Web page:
“The reality is that it will be more like a Zoom session for all. All students will be on devices and be engaging in the work on the devices. Students on Zoom from home will lose a lot of their ability to interact and have the focus of the teacher,” she said. “I’m not sure that parents and other stakeholders understand that being in the building full time does not mean a return to the typical type of instruction that we were used to pre-COVID.”

Jennifer Schimpf, a mom and teacher at Townsend Early Education Center, also had concerns about the livestreaming through the week, noting that asynchronous days allowed for teachers to develop student-specific work that could address their unique needs or individualized education program.

“Unless you’ve ever led a Zoom with kindergarten students, you cannot even imagine how difficult it is to maintain their attention and engagement,” she told the board. “So you also can’t imagine how impossible it would be to maintain their attention, while also teaching the group of students in the classroom.”

One of the groups, she said, is always going to lose out in the situation of a teacher managing a virtual and in-person class at the same time.

“We’re worried that our virtual students, the ones who are fully virtual, will lose out the most because they will never get dedicated face-to-face time,” she added.

Both teachers cited concerns about privacy for students in the classroom, particularly for those with IEPs or behavior plans.

Dr. Gurdo said that the cameras can be turned off and muted, which would allow for the teachers to deal with the situation at hand in class.

“We really try to minimize those circumstances, and there are a lot of ways we work with students and make sure we’re de-escalating the situation and helping the student work through the situation the best as possible without having to do that,” he said. “However, as a last resort, that is an option there, to be able to mute and turn off video.”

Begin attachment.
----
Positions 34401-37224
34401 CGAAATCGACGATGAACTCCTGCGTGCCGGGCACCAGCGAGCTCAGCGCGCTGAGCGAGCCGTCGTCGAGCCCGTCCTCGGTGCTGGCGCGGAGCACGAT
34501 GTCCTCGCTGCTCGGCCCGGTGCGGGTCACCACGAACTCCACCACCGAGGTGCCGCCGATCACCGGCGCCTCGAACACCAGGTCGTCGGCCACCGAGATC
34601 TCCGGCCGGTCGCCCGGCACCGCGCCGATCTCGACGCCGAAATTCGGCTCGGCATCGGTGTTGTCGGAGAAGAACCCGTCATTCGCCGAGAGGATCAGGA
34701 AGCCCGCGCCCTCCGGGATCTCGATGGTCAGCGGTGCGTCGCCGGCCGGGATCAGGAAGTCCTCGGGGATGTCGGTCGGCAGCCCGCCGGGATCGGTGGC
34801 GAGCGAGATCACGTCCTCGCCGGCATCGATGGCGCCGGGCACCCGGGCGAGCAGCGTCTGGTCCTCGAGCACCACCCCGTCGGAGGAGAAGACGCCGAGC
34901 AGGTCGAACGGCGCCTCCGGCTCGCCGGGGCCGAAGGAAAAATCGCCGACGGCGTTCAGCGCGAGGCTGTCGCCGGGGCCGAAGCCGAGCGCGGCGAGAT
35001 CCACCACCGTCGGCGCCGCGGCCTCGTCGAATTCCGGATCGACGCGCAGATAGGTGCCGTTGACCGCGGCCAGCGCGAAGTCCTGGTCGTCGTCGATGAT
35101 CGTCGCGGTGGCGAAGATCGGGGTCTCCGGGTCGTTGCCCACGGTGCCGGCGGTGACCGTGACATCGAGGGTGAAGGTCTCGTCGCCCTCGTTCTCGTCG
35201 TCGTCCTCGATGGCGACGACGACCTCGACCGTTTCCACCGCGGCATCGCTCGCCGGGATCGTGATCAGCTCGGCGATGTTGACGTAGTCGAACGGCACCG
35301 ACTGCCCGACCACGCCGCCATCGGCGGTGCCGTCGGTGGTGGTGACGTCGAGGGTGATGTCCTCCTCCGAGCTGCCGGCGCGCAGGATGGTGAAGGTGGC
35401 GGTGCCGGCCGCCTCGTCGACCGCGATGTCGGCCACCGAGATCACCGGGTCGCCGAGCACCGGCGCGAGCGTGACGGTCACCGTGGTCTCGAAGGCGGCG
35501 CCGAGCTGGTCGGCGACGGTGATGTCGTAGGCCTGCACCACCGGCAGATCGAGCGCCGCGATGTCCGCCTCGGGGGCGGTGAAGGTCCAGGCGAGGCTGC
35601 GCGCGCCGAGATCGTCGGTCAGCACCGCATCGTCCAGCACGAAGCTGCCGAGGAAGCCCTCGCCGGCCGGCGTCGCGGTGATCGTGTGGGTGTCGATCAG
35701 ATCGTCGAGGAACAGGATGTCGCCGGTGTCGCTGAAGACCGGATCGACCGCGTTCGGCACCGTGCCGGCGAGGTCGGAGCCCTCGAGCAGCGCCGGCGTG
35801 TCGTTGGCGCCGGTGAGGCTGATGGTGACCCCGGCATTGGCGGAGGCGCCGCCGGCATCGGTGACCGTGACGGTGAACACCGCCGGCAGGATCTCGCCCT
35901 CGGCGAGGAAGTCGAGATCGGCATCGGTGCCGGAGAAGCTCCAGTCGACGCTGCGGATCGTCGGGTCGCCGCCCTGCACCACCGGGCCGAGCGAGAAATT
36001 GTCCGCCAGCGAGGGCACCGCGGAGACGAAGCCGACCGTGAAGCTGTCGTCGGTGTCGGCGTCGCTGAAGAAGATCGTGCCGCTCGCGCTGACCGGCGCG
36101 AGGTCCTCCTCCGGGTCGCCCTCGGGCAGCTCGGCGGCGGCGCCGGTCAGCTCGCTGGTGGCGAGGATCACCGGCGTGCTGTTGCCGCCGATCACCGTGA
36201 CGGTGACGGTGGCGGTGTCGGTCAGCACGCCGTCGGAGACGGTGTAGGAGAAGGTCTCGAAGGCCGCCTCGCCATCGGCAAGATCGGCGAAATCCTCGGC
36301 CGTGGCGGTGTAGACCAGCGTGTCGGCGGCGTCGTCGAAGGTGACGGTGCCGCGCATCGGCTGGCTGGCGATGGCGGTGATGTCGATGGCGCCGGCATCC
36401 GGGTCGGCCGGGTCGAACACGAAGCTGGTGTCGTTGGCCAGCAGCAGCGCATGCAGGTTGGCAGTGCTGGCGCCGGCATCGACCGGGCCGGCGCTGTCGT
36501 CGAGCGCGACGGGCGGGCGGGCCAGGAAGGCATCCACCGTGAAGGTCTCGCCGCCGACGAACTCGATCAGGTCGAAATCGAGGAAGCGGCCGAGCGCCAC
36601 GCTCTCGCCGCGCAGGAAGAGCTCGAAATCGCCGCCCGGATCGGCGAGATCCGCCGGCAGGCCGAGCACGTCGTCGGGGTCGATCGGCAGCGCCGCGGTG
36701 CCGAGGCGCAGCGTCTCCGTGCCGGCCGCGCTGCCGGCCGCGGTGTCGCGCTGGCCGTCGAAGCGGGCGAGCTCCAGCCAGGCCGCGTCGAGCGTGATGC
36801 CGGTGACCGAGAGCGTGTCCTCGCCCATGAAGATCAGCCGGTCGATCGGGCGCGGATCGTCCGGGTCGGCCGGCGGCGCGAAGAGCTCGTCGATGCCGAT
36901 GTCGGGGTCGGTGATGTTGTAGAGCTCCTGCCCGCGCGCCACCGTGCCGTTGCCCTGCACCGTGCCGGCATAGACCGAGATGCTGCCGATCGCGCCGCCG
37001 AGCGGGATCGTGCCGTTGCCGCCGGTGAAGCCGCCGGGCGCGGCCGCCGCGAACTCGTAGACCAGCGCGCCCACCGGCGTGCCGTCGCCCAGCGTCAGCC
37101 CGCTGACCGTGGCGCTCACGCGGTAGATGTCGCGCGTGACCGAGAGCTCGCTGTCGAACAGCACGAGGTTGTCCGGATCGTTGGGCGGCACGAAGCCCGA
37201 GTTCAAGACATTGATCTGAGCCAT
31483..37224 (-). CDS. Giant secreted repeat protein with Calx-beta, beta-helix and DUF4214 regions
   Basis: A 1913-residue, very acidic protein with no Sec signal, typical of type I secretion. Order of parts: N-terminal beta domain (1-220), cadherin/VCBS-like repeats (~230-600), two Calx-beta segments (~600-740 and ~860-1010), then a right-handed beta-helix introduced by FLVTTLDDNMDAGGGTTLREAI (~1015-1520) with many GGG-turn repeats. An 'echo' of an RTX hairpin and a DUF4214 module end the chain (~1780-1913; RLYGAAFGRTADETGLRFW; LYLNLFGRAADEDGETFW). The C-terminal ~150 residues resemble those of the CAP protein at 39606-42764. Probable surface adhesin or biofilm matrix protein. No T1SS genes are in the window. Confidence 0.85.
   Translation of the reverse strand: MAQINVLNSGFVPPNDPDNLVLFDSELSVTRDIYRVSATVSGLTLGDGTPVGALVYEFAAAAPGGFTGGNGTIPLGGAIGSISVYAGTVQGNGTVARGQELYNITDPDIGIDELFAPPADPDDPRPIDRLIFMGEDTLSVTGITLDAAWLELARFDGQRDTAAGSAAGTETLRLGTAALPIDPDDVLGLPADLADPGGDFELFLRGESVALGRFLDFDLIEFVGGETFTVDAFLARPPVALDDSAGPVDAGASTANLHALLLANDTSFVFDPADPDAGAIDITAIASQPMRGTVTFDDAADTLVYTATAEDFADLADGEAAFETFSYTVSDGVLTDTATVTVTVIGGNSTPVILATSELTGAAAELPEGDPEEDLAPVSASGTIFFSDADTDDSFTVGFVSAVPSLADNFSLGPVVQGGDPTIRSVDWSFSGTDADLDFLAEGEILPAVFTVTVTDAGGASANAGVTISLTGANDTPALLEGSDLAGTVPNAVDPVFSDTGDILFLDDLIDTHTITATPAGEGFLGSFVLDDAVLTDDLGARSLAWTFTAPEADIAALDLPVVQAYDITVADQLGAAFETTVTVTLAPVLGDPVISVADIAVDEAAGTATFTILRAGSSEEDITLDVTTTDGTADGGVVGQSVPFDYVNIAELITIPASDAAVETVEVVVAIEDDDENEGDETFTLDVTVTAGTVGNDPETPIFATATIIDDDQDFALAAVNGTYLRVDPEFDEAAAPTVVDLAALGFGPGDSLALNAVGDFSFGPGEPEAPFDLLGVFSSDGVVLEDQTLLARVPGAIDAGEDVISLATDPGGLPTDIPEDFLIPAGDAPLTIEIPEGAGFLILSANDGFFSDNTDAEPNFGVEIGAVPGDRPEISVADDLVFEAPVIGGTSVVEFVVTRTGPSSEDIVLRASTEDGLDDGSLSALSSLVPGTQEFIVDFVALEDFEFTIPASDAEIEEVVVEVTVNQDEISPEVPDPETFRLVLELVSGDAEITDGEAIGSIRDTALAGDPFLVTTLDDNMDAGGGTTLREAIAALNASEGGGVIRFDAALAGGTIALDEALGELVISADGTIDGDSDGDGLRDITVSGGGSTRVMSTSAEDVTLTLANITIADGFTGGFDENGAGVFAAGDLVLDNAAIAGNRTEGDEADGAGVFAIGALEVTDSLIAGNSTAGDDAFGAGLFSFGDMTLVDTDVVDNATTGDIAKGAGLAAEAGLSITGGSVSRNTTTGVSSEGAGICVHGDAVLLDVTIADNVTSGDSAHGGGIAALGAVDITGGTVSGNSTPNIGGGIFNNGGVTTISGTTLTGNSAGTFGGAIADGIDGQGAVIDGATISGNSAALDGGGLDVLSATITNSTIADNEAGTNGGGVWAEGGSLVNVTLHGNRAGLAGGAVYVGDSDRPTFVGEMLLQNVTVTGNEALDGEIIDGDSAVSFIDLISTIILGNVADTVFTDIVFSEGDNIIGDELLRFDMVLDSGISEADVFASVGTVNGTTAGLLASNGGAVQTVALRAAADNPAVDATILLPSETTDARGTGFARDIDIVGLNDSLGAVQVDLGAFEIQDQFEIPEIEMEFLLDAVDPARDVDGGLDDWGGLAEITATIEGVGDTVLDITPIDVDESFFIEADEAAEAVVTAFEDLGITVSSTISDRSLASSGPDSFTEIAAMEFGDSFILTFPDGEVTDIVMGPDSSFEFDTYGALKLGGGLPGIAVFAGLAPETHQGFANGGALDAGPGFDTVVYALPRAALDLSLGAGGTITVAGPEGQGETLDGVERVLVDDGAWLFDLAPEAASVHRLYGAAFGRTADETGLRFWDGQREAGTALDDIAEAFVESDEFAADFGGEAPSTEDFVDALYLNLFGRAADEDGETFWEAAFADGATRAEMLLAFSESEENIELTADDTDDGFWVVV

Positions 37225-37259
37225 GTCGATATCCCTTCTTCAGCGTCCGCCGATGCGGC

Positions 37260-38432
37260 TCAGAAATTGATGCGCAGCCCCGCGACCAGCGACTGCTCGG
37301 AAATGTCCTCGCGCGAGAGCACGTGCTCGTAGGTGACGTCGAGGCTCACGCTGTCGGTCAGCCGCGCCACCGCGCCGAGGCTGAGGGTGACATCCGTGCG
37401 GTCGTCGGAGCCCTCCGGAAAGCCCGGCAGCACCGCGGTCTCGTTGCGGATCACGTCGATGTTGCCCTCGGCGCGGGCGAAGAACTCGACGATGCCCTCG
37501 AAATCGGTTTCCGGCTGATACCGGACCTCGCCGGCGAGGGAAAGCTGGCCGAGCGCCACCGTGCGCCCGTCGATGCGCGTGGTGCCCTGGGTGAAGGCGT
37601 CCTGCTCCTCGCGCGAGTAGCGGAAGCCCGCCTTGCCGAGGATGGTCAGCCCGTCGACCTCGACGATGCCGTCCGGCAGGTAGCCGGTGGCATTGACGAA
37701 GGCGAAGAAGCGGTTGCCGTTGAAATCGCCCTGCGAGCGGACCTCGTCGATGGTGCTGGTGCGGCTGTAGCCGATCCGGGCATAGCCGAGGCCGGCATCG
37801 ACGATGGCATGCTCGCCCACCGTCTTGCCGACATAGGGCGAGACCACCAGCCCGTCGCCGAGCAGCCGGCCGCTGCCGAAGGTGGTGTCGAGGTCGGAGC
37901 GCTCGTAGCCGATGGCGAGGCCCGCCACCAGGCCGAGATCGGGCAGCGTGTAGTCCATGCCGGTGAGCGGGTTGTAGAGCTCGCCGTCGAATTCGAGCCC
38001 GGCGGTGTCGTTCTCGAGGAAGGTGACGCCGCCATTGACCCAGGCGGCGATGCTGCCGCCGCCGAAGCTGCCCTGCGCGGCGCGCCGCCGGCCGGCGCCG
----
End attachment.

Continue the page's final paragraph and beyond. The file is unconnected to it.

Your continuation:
The teachers emphasized the need for their voices to be heard in those conversations. Ms. Conner called it “demoralizing” to be “continually discounted and unheard.”

Ms. Schimpf agreed.

“It is your teachers that are in the trenches. We are making the plans. We’re teaching the lessons. We’re leading the Zooms. And we really are making this work,” she said. “It’s us teachers who know what our students need and what’s best for their social-emotional and academic development.”

COVID-19 cases
Also at Tuesday’s meeting, Dr. Burrows said that the district has had 39 total cases of COVID-19. Of those, 30 have been on the student side; nine have been staff members.

Twenty-three of the student cases are individuals who have come into the building and are considered “high-risk students,” Dr. Burrows said. Seven were fully virtual students. Thus far, 18 have been cleared.

Of the nine staff members, five have been cleared.

About 8,000 students and 1,200 staff members have been in the schools since returning Oct. 19, he said.

“I’m not going to sit up here and say that these numbers are low — which, if you take a percentage of them, they are low — but one person is one too many, and we’re trying to mitigate this,” he said. “But we’re also following the safety practices that are in place.”

Dr. Burrows noted that the district has received questions about what number of positive cases will close a building or the district overall.

“I want you to know, on a daily basis, we’re in contact with the (Division of Public Health), and we have a liaison with (DPH) that’s looking at not only our school numbers but our community’s numbers, and we take advice from them on what the path forward is and what we need to be looking at in regards to that,” he said.


Helpful Coronavirus links

Delaware Division of Health Coronavirus Page
CDC: About the Coronavirus Disease 2019
CDC: What to do if You Are Sick
Johns Hopkins Coronavirus Resource Center
AP News Coronavirus Coverage
Reopening Delaware: Resources for Businesses
Delaware Phase 2 guidance